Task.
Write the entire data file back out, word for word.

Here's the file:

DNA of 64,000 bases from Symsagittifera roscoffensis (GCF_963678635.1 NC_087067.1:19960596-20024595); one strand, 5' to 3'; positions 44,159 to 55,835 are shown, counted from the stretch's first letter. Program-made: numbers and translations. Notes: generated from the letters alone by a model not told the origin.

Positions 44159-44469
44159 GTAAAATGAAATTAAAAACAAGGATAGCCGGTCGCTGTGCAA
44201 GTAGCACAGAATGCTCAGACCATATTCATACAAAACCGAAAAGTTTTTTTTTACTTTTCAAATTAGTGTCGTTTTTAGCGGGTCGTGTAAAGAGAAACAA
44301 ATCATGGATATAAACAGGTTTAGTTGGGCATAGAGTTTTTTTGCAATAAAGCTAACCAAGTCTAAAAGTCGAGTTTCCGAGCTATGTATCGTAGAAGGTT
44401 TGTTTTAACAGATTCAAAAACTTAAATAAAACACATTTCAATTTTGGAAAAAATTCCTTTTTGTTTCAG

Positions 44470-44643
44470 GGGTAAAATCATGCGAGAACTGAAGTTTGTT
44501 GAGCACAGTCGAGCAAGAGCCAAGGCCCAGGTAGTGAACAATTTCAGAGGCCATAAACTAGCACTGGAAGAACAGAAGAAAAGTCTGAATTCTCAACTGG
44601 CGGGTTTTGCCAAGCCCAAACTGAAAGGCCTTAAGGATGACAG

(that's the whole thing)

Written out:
DNA of 64,000 bases from Symsagittifera roscoffensis (GCF_963678635.1 NC_087067.1:19960596-20024595); one strand, 5' to 3'; positions 44,159 to 55,835 are shown, counted from the stretch's first letter. Program-made: numbers and translations. Notes: generated from the letters alone by a model not told the origin.

Positions 44159-44469
44159 GTAAAATGAAATTAAAAACAAGGATAGCCGGTCGCTGTGCAA
44201 GTAGCACAGAATGCTCAGACCATATTCATACAAAACCGAAAAGTTTTTTTTTACTTTTCAAATTAGTGTCGTTTTTAGCGGGTCGTGTAAAGAGAAACAA
44301 ATCATGGATATAAACAGGTTTAGTTGGGCATAGAGTTTTTTTGCAATAAAGCTAACCAAGTCTAAAAGTCGAGTTTCCGAGCTATGTATCGTAGAAGGTT
44401 TGTTTTAACAGATTCAAAAACTTAAATAAAACACATTTCAATTTTGGAAAAAATTCCTTTTTGTTTCAG

Positions 44470-44643
44470 GGGTAAAATCATGCGAGAACTGAAGTTTGTT
44501 GAGCACAGTCGAGCAAGAGCCAAGGCCCAGGTAGTGAACAATTTCAGAGGCCATAAACTAGCACTGGAAGAACAGAAGAAAAGTCTGAATTCTCAACTGG
44601 CGGGTTTTGCCAAGCCCAAACTGAAAGGCCTTAAGGATGACAG